*disclaimer - if you didn't know, I'm a paid advocate for AdDuplex and help in preparing the report*

As happens every couple of months, there has been some discussion about the relevance and completeness of the data used to prepare the report.
I want to address some of these points and add some clarification over what the report actually shows.

Firstly, let's be clear on what the report is.
The report is an analysis of the devices used to show ads from the AdDuplex network on a particular day. It does not attempt or claim to be an analysis of all Windows Phone devices in use worldwide.

If it's not a complete picture, what's the point of the report?
The report serves three purposes:
1.  To provide information to developers who are or are considering using the network.  This was the ultimate aim when the report was first published. To help developers. After all helping developers to best promote their apps is one of the core aims behind AdDuplex.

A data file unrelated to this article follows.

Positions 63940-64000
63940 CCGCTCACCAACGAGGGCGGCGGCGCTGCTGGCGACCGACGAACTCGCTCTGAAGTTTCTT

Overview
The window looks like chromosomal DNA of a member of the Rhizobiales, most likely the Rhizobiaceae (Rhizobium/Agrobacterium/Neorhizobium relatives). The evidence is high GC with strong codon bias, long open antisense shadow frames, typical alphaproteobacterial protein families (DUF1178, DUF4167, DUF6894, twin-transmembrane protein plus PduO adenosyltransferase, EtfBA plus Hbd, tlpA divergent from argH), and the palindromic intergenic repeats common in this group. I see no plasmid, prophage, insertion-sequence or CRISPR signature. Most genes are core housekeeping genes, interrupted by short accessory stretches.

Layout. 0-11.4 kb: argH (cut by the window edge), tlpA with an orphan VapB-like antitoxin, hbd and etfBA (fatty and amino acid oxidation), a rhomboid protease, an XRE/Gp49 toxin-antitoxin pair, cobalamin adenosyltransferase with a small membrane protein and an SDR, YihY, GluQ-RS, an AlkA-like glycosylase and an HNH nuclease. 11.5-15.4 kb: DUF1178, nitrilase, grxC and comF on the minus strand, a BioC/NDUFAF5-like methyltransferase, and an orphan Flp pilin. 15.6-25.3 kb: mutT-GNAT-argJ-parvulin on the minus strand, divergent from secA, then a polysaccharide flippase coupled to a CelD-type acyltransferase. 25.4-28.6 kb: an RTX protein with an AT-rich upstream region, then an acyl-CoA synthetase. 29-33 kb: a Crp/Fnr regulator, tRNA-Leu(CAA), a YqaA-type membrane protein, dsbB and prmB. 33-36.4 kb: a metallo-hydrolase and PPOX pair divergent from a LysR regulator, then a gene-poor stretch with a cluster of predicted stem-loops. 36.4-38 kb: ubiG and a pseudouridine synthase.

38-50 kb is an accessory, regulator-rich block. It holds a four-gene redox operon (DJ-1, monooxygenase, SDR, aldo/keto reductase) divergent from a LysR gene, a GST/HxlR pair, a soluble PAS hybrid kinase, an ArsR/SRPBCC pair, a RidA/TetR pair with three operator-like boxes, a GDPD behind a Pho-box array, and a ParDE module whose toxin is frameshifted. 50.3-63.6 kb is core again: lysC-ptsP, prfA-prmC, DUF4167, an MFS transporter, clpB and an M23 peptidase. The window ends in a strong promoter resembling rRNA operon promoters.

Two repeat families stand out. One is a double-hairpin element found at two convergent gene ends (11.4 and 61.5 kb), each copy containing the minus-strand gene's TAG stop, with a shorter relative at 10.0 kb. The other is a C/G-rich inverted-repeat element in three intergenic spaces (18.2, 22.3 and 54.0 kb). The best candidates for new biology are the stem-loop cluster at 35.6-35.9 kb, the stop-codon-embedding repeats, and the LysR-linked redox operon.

2.  To raise the profile of the company. Because no one else is publishing such reports this is the best view of the device landscape available and so is newsworthy in appropriate circles.
3.  It’s better than nothing. Without this report, how would you know which devices are actually in use? At best you'd rely on anecdotal evidence or data collected from a smaller sample set.

It's the first point that is most important!